Anxious parents with a child with congenital heart disease often experience post-traumatic stress in future pregnancies.  “In our Fetal Heart Program and The Congenital Heart Collaborative, we really bond with families when they are going through all of the repairs or palliations for their children’s heart defects.  Seeing their child in such a fragile state can be extremely anxiety producing.  During a second pregnancy, our families often are frightened and nervous that they will have to go through that experience again.  Offering reassurance at 11-14 weeks instead of 18-22 weeks can really alleviate that stress” says James Strainic, MD, Director of the Fetal Heart Program.  They can receive valuable reassurance from a normal early fetal echocardiogram. The International Society for Ultrasound in Obstetrics and Gynecology (ISUOG) suggest that it is appropriate to offer a scan at or before 14 weeks’ gestation if the nuchal translucency is greater than or equal to 3.5mm, a mother is particularly anxious in view of a family history, or as soon as possible once congenital heart disease has been suspected (regardless of gestational age).

“Given that these conditions have a spectrum of severity and usually progress during gestation, it is critical to evaluate the fetus as early as possible,” says Ellie Ragsdale, MD, Maternal Fetal Medicine Specialist, UH Cleveland Medical Center and Assistant Professor of Obstetrics and Gynecology, Case Western Reserve University School of Medicine.

“Patients expect an uncomplicated pregnancy with a vaginal delivery at their community hospitals and a perfectly healthy baby,” she says. “They are so shocked when they learn their pregnancy is not going to take that course. With all the focus on what is being done for the baby, the mother can feel lost in the shuffle.”

She counsels women about how to manage comorbidities such as diabetes or hypertension, advises them on what to expect in any future pregnancies and works with genetic counselors to help women learn if the cardiac defect has a genetic cause.

Dr. Ragsdale notes that many institutions require women carrying a baby with a cardiac defect to deliver via Cesarean section, but the unique set up at UH Cleveland Medical Center, with a maternal hospital connected to a pediatric hospital, allows doctors to attempt a vaginal delivery in a traditional suite and be near the baby after birth. The collaboration between Maternal Fetal Medicine and the Fetal Heart Team provided under one roof ensures seamless care to patients throughout their pregnancy journey and beyond.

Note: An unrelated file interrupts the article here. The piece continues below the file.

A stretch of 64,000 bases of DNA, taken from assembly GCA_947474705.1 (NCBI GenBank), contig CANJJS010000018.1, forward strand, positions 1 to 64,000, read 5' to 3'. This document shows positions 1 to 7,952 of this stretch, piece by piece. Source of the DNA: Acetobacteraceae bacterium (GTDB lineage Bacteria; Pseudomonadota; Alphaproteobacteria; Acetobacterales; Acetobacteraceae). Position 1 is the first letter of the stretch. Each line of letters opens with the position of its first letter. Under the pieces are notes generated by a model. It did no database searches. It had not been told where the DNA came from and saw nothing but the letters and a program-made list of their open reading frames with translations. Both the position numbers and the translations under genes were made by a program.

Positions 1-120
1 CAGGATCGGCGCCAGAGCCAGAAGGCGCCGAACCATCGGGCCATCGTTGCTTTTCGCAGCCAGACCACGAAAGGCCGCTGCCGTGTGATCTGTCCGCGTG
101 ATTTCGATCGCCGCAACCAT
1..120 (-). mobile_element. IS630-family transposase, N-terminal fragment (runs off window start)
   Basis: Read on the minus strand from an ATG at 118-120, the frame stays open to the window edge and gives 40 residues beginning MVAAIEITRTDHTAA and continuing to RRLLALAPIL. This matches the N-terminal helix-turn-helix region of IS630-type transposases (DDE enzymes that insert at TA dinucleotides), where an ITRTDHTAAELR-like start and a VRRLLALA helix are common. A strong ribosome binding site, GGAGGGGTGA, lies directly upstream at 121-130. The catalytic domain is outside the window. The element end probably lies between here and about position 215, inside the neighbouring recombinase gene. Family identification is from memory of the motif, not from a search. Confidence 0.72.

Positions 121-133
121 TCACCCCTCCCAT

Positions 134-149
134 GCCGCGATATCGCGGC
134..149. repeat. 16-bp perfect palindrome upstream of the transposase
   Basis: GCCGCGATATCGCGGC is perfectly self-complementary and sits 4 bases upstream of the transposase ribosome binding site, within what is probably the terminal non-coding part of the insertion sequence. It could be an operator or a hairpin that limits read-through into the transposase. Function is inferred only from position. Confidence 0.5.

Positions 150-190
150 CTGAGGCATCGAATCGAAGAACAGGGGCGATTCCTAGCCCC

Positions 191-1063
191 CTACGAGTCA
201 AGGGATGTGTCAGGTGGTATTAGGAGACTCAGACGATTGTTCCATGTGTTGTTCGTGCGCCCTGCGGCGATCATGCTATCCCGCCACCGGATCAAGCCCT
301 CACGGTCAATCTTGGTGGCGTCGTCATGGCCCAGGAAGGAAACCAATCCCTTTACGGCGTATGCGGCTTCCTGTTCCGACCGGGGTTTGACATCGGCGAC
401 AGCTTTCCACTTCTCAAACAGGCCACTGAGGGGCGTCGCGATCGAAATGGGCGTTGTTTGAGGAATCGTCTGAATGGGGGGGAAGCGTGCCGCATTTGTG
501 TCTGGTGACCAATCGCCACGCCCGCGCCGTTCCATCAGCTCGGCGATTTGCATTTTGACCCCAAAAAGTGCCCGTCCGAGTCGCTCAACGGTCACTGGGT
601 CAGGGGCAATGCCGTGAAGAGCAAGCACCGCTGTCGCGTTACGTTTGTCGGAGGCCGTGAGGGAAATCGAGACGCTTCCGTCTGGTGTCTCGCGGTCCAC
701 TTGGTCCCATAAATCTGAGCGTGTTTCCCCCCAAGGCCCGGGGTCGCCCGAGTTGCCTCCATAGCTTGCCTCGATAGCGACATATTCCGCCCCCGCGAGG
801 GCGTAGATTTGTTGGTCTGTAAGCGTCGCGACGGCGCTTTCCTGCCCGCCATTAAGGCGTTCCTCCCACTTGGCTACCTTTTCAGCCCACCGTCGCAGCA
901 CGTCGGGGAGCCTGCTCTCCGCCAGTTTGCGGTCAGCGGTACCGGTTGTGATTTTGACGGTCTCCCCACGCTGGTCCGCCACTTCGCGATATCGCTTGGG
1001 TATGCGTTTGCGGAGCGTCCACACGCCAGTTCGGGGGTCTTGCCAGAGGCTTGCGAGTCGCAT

Doctors can refer a patient to one of our board-certified maternal fetal medicine specialists at UH MacDonald Women’s Hospital:

MFM Consultation | Call 216-844-8545
OB ultrasound | Call 216-844-7881
Genetic counseling | Call 216-844-3936
Fetal echocardiogram | Call 216-844-1337

The Fetal Heart Team

James Strainic, MD  
Director, Fetal Heart Program 
Assistant Professor
Case Western Reserve University School of Medicine

Sarah Plummer, MD
Assistant Professor
Case Western Reserve University School of Medicine

Tiffanie McCourt, MSN, APRN, CPNP AC-PC  
Fetal Heart Program Coordinator

Rachel Leonard, RN

Contact the Fetal Heart Program to schedule a fetal echocardiogram and consultation: 216-844-1337

Maternal Fetal Medicine

David Hackney, MD
Division Chief, Maternal Fetal Medicine
Associate Professor
Case Western Reserve University School of Medicine

Jane Corteville, MD
Director, MacDonald Imaging 
Associate Professor
Case Western Reserve University School of Medicine

Noam Lazebnik, MD
Professor
Case Western Reserve University School of Medicine

Melissa March, MD
Medical Director, Labor and Delivery
Assistant Professor
Case Western Reserve University School of Medicine

Ellie Ragsdale, MD
Director, Fetal Intervention
Assistant Professor
Case Western Reserve University School of Medicine

Elizabeth Ruzga, DNP, APRN-CNM
Assistant Clinical Professor
Case Western Reserve University School of Medicine

Christophe Nau, MD
Assistant Professor
Case Western Reserve University School of Medicine

Laura Petiya, NP

References

1. W Lee 1, L Allan, J S Carvalho, R Chaoui, J Copel, G Devore, K Hecher, H Munoz, T Nelson, D Paladini, S Yagel, ISUOG Fetal Echocardiography Task Force. (2008). ISUOG consensus statement: What constitutes a fetal echocardiogram? Ultrasound in Obstetrics & Gynecology : The Official Journal of the International Society of Ultrasound in Obstetrics and Gynecology, 32(2), 239-242. doi:10.1002/uog.6115 [doi]